Looking forward, James' size, athletic tools, defensive abilities, and intangibles give him a nice package that will make him attractive to many NBA teams. His value as a practice player and teammate could certainly help endear him to some coaches, especially ones who have creative defensive schemes they believe they could effectively utilize him in.
His advanced age will be a significant issue for many teams, but some playoff teams could actually view it as an asset, especially in combination with his off-court experience in the military. Given the historically awful success rate of late second round picks in the draft, James could be seen as an attractive choice to the right team, for the intangibles he brings to the table and the chance he could still continue developing despite his age. [Read Full Article]
Top NBA Draft Prospects in the ACC, Part Two (#6-10) September 19, 2011
Florida State's Bernard James took a fairly unique route to establishing himself as one of the best big men in the ACC last season. James dropped out of high school at 16, instead earning his GED and pursuing a career with the Air Force. James served 6 years in the Air Force, in volatile destinations such as Iraq, Qatar, and Kuwait.
This leads to a very composed and physically mature player, but also one that will be 27 years old by the time the 2012 draft rolls around.
James physical profile is where the intrigue begins, as he stands a legitimate 6'10”, with good length and a developed upper body. He used that length to be a contributor on the top defensive team in the country, and it's where his biggest contributions would come at the next level.
James combines his wingspan with quick leaping ability and excellent timing to create one of the better shot blocking threats in college basketball last season, as his 4.4 blocks per 40 minutes pace adjusted ranked fourth in our database last year.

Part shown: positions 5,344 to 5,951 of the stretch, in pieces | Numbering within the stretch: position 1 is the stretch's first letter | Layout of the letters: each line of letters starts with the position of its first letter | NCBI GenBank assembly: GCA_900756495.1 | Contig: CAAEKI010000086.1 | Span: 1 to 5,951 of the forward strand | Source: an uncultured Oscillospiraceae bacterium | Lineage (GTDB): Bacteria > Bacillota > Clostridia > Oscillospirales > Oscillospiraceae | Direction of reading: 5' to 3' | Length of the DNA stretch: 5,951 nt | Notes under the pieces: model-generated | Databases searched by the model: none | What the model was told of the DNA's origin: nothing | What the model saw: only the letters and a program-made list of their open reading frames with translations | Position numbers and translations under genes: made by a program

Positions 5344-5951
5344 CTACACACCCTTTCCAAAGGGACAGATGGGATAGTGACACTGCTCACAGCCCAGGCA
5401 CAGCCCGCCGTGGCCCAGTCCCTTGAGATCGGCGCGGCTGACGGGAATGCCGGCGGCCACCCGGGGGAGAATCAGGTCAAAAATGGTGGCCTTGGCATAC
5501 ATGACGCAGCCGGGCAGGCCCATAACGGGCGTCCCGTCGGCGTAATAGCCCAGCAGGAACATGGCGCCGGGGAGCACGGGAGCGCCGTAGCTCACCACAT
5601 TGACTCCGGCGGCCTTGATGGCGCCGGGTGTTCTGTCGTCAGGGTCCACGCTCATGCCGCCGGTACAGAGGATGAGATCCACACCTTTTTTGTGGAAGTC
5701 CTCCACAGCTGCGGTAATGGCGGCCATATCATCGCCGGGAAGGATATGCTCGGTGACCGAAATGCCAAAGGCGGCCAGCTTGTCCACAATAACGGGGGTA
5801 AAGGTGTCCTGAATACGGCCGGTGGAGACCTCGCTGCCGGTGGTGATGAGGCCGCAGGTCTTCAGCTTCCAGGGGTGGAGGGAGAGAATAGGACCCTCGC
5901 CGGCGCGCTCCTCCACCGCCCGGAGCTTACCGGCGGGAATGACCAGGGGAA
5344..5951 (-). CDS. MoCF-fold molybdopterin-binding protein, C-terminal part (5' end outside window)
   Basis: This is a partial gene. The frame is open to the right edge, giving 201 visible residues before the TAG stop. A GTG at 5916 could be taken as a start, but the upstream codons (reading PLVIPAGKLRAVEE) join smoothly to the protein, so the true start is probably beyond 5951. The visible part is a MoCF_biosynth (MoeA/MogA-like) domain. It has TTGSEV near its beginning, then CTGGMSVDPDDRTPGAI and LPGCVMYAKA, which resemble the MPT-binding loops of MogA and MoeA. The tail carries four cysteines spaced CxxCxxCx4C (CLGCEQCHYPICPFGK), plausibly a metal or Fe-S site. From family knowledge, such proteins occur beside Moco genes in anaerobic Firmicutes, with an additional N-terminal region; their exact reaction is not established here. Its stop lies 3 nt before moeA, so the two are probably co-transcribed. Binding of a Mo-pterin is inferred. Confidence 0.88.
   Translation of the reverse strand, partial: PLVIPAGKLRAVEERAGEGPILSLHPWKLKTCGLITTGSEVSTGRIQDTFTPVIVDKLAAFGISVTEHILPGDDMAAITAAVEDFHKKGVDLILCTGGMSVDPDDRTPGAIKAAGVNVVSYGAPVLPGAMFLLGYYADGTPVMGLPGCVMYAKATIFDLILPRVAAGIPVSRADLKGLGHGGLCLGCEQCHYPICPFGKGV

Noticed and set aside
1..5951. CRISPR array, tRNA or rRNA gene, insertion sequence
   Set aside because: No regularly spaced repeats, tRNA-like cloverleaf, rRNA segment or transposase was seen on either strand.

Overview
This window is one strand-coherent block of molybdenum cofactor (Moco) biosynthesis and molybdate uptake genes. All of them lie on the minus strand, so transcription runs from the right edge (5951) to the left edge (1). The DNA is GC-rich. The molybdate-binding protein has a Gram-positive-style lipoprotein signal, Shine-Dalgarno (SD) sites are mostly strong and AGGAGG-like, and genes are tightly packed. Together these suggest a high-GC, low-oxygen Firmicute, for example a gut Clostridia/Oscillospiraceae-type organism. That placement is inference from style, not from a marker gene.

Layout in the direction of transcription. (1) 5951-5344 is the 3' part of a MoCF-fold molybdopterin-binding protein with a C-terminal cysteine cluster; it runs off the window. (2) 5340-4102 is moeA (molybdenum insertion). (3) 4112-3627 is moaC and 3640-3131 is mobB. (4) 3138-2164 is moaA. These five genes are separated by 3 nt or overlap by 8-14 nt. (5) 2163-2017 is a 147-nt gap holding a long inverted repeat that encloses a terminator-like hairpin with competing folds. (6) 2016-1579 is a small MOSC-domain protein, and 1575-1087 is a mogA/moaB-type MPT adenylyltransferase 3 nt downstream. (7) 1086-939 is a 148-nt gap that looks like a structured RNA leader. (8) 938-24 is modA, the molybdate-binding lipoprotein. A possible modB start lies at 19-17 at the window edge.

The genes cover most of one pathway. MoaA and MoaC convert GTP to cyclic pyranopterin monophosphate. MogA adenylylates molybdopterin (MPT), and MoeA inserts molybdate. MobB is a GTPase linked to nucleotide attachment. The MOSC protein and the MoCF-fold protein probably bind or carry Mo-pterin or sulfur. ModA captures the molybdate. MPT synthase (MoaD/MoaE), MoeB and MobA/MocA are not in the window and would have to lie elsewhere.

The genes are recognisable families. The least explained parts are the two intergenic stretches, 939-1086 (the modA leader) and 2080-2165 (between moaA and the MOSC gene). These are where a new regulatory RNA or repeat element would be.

James also uses his length well as a post defender, having had considerable success against a number of NBA caliber big men last year. He does a solid job of denying position, although he could still stand to improve his lower body strength even further. Overall, he does a good job of not biting on pump fakes or leaving his feet early, and keeps himself out of foul trouble well for a shot blocker of his caliber.
Defending the pick and roll could be a little bit of a question mark, as James' lateral mobility is only average. He uses his length well denying the ball handler on picks, but struggles at times to recover and get back to his man, as he's not the quickest at changing direction.
Despite James' advanced age, he is relatively young in terms of basketball development. James was only 6'5” when he entered the Air Force and had never played organized basketball before that. On the offensive side is where this shows the most.
The lefty has a decent hook shot over his right shoulder, but other than that virtually all of his offense comes from cuts, offensive rebounds, and in transition. His post moves are methodical and predictable, and he struggles to finish through contact. He lacks any sort of advanced counter move, his footwork is a work in progress, and he struggles to finish with his right hand.
James sets solid picks and can cover ground quickly on pick and hard rolls to the basket, but his hands and touch are only average, and it's hard to envision him making a living at the next level in this role.
His offensive game outside of the paint is non-existent, as he attempted virtually no jump shots last year, and was not utilized in pick and pop or isolation situations at all, probably for good reason. While it's a good trait that he plays within himself offensively (he topped our entire database in FG% last season), his glaring weaknesses will make him an easy cover defensively.
Showing year to year progression is crucial for any draft prospect, but perhaps none more-so than Bernard James. The skill sets he does have are ones typically valued highly, and he does a good job of playing within himself. Despite his advanced age, it's easy to forget how early he is in his basketball development process. That being said, with a player who may very well be in his physical prime by the time he enters the draft, it's crucial James shows substantial progression in shoring up his many deficiencies. [Read Full Article]